Later in the day, while tractoring soybeans to the mill, I caught parts of Spark.  Where to start with this poor excuse for a show.  I love Nora and can listen to her for hours... but this show needs to be cut and the funds reallocated somewhere, somehow.  Grammar Girl is cute but do we really need lessons on how to write better email subject lines?  Spark is supposed to be about technology and how we deal with it.  But it's basically a show about the internet and the dorks who buy into the power of things like crowd-sourcing. 

Get out of the office and unplug, Nora!

George Victor

You have changed my mental image of the Ontario farmer "goin' down the road" , Fp.

Tommy_Paine

His point that the gov spends more money administering the bureaucracy of its anti-poverty programs - some of which work against the goal of reducing poverty - is strong but I don't see how that system can be changed.  My experience is more centered around agricultural programs, and I see the same trends: big money being poured into ill-considered programs that are administered by legions of gov workers (or farmed out to contract companies, paid for by the public) with little benefit to anyone not employed directly by the program's bureaucracy.  These are job creation and income supplementation programs for people who manage to get hired by the gov - generally white collar people with fancy educational backgrounds and employment records with gov.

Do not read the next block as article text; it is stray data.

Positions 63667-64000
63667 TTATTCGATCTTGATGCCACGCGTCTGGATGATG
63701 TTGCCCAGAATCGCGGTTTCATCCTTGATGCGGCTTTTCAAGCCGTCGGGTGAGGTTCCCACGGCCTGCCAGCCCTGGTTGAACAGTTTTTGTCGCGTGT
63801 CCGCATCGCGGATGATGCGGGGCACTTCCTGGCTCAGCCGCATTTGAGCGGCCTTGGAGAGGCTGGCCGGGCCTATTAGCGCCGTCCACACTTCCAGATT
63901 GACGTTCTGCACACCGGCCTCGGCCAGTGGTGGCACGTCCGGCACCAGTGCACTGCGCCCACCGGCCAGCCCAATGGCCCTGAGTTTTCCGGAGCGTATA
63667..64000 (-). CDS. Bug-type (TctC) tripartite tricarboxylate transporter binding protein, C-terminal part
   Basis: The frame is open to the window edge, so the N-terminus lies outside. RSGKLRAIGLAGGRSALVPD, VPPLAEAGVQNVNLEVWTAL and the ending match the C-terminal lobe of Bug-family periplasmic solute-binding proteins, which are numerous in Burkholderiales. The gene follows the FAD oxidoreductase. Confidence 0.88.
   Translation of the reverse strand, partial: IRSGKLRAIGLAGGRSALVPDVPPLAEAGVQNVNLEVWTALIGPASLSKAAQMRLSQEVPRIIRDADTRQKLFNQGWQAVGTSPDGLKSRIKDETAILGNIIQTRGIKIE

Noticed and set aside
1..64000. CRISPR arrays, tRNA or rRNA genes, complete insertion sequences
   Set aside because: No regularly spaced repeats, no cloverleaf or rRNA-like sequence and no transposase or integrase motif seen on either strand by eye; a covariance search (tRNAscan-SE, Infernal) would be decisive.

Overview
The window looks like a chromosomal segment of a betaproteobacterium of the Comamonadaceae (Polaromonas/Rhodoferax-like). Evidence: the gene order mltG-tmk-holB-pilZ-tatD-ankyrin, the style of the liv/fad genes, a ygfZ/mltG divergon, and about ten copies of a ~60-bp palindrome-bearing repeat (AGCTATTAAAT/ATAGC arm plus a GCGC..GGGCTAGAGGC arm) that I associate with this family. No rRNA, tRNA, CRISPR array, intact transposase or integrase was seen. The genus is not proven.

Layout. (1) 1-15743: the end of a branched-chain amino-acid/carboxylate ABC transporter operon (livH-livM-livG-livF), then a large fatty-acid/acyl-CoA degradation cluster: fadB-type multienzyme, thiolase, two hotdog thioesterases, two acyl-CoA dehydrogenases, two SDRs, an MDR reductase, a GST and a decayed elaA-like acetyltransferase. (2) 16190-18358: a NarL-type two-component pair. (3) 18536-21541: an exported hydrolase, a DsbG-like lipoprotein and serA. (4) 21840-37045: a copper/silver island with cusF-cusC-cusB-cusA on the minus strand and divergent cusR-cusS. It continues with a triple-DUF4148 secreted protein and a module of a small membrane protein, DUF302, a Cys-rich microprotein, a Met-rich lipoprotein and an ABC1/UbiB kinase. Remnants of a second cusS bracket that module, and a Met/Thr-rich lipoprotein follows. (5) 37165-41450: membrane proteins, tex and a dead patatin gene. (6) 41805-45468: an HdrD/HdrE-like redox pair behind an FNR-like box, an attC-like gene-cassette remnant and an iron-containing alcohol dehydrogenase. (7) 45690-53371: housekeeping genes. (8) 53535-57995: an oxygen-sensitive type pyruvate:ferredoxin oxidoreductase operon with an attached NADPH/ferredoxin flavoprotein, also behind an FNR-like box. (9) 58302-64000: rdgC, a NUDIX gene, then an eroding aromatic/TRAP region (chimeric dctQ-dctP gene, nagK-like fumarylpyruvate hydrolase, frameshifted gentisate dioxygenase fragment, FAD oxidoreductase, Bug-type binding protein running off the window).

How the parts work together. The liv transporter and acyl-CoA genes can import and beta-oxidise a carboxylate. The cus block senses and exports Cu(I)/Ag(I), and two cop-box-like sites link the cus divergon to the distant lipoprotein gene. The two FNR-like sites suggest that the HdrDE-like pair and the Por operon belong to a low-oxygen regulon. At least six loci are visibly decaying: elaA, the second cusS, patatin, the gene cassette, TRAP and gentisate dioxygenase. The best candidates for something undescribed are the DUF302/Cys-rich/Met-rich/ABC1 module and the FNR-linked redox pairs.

And don't forget that these contract companies or consultants undoubtedly turn some of thier income from these projects into political contributions to the party in power who gave them the contract.  One could call it "Family Compact" politics, or one could call it money  laundering by a criminal organization.  Or  fraud.

Or, the status quo.

I'm remembering back to Massey's biography of Peter the Great, and how distressed and embattled Czar Peter was when it came to taxation and government spending.  Peter  figured he had to tax way above and beyond what was actually needed, in  order to account for the traditional corruption.

Anyway, the thing is Segal breaks bread regularly, no doubt, with the very people who are screwing the system.